It has always been the kind of game where, as Darrell Royal says, you are asked to screw your navel to the ground and scratch, bite and spit at the other guys. And this time would certainly be no different. It would be a rowdy amplification of all that had come before it. It would be, said Royal, the usual old-fashioned, country, jaw-to-jaw, "knucks-down gut check." Knucks down? Yeah, like when you shot marbles as a kid and then you started playing "keeps," and everybody got knucks down, and you hoped the other guy's hand would quiver, and if it didn't you knew you were "all covered up with trouble."
This is what the Texas-Oklahoma football game has always been, said Royal, who dresses Madison Avenue but talks Okie to get laughs. Royal knows all about Texas-Oklahoma warfare. He played in the game four times as a Sooner, and after last week's gut check he had coached Texas in it 13 times. Most of the time Royal has won the game. He was 2-2 as a player under Bud Wilkinson, and now he's 11-2 as a coach. Now his resourceful Longhorns have done it to Oklahoma again in what surely must be college football's grandest, throatiest, most frenzied pageant.
There were nothing but heroes down there in the Cotton Bowl last Saturday in gusty, hot Dallas as the two powerful, undefeated teams came together for the 64th time, nothing but guys willing to have their tummies checked by the tormenting pressure of the day, by the fretful necessity of winning an annual war between two football-crazy states in the middle of all the confusion, noise and merrymaking of a state fair. "These are the two best Texas and Oklahoma teams since about 1963," Royal said. "If we are what we're supposed to be—a contender for that No. 1 thing—then we have to win this one."
It took awhile. Chuck Fairbanks' remarkably poised and disrespectful Sooners tore into the burnt-orange jerseys of the favored Longhorns for a totally stunning 14-point lead in the game's first 11 minutes. Not only that, the Sooners, with Steve Owens churning over everything in his path and young Jack Mildren looking as cool as if he had been born in the Cotton Bowl, suggested that they might be capable of doing it all afternoon. Texas is, however, what Royal says it is—perhaps his best-equipped team since the national champions of 1963. No less of a team could have fought back against this excellent Oklahoma outfit and pulled it out 27-17.
What must be concluded, therefore, is this: if somewhere in the Western Hemisphere there is a squad with the muscle, zip, imagination, depth, character and leadership to challenge Ohio State as the best team in the land, it is, at the moment, Texas. Ohio State and Texas are as good as, or even better than, last year when it seemed obvious after the bowls that they were the two best teams in the country, and if they survive their remaining games, it will then be the grandest of injustices that they cannot meet each other in some sort of playoff game on the moon. There is no guarantee, of course, that the Longhorns and Buckeyes will continue undefeated. Texas still must play unbeaten Arkansas, which has national aspirations of its own as Oklahoma did, and Ohio State has Purdue and Michigan ahead. But let's assume they do win them all. The national champion will then be settled again by the polls, where the voters will be asked to examine winning margin, quality of opposition and other vague statistics, and that is a shame.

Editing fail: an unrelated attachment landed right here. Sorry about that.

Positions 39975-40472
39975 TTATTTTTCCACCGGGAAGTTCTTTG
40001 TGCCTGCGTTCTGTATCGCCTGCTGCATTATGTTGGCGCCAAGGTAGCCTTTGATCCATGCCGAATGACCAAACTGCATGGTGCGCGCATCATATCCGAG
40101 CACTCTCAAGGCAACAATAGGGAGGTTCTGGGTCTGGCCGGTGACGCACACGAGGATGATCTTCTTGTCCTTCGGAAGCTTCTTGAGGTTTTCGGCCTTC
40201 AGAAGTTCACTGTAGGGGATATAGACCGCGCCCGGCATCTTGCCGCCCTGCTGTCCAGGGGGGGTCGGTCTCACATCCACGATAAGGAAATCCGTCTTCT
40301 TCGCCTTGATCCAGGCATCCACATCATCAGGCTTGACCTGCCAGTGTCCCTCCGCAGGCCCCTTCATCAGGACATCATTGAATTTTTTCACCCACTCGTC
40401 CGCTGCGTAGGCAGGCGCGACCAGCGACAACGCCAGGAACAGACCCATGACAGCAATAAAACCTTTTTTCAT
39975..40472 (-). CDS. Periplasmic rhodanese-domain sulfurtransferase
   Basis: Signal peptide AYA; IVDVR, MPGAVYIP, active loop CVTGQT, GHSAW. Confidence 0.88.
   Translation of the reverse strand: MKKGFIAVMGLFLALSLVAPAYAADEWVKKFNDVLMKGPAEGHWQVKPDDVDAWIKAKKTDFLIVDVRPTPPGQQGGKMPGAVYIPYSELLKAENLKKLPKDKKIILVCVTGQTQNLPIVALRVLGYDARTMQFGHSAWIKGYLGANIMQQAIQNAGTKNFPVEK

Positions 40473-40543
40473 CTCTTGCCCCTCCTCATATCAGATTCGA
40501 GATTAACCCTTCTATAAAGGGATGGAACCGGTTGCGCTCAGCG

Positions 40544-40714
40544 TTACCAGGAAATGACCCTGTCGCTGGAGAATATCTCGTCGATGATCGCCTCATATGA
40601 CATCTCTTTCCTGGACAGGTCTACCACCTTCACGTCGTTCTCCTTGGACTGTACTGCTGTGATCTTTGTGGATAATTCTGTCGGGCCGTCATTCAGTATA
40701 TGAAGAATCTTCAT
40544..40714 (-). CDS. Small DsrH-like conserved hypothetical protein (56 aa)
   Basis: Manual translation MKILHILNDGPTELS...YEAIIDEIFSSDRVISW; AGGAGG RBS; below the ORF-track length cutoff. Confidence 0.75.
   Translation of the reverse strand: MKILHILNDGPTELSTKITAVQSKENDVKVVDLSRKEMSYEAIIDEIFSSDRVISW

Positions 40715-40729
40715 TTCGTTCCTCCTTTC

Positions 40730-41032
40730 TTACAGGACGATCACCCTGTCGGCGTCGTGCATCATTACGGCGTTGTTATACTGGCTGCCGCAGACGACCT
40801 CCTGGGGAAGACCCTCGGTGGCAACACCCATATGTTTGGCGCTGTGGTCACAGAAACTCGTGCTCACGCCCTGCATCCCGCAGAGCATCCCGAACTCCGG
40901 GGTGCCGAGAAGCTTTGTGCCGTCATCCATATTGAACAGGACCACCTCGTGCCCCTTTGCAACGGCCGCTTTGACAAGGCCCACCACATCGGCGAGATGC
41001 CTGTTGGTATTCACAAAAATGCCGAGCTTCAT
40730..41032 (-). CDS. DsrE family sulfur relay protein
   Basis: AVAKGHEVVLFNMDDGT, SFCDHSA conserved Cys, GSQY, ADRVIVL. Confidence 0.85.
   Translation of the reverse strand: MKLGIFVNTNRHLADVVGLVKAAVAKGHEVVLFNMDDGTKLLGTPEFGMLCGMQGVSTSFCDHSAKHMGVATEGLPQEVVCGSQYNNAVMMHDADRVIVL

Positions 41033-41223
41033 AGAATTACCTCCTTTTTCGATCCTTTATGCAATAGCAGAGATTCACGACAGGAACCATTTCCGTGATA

Fairbanks would be happy to testify for Texas—although he might be prejudiced. "We played our hearts out," he said. "We have nothing to be ashamed of. Our defense played better than it has ever played for me from end to end. So what I have to say is that Texas just has one fine football team."
What usually happens in a Texas-OU game is that the teams get so ready for each other that the defenses on both sides play about a foot off the ground and run around making goofy things occur. Such was the case last week. Oklahoma, in the early going, with both bands blaring out their fight songs for the 10,000th time and long before the 72,000 maniacs were willing to sit down, swarmed over Texas. The Sooners forced a poor punt, got good position at the Texas 41 and rammed it in for seven points. A few minutes later they got an interception at the Texas 17 and rammed that one in, too—and one had to suppose you could hear "Boomer Sooner" as far away as Royal's old home town of Hollis.
What brought Texas back was the forward pass, a weapon Royal hauls out every now and then, like in times of frantic desperation. In three easy romps over California, Texas Tech and Navy, the Longhorns had not found it necessary to throw, except to see if the ball could still float. They won by fiendish scores, despite the fact that the first team hardly got to play much. But they knew they would have to throw against Oklahoma. The quick and vicious Sooners would be determined to take away the rushing game first if they could.
So James Street, the Texas quarterback who has not lost a game since he became the pilot in last year's Oklahoma State contest, got ready to pass. Behind by those two touchdowns, Street said to his best receiver, Cotton Speyrer, "Get ready to start catchin' the ball."
Very quickly Street zoomed one down the middle for 35 yards, Speyrer making a diving catch. And just as quickly he lobbed one 24 more yards into Oklahoma's end zone that Speyrer looked around for—back, up and over his headgear—and managed to gather in. It was 14-7.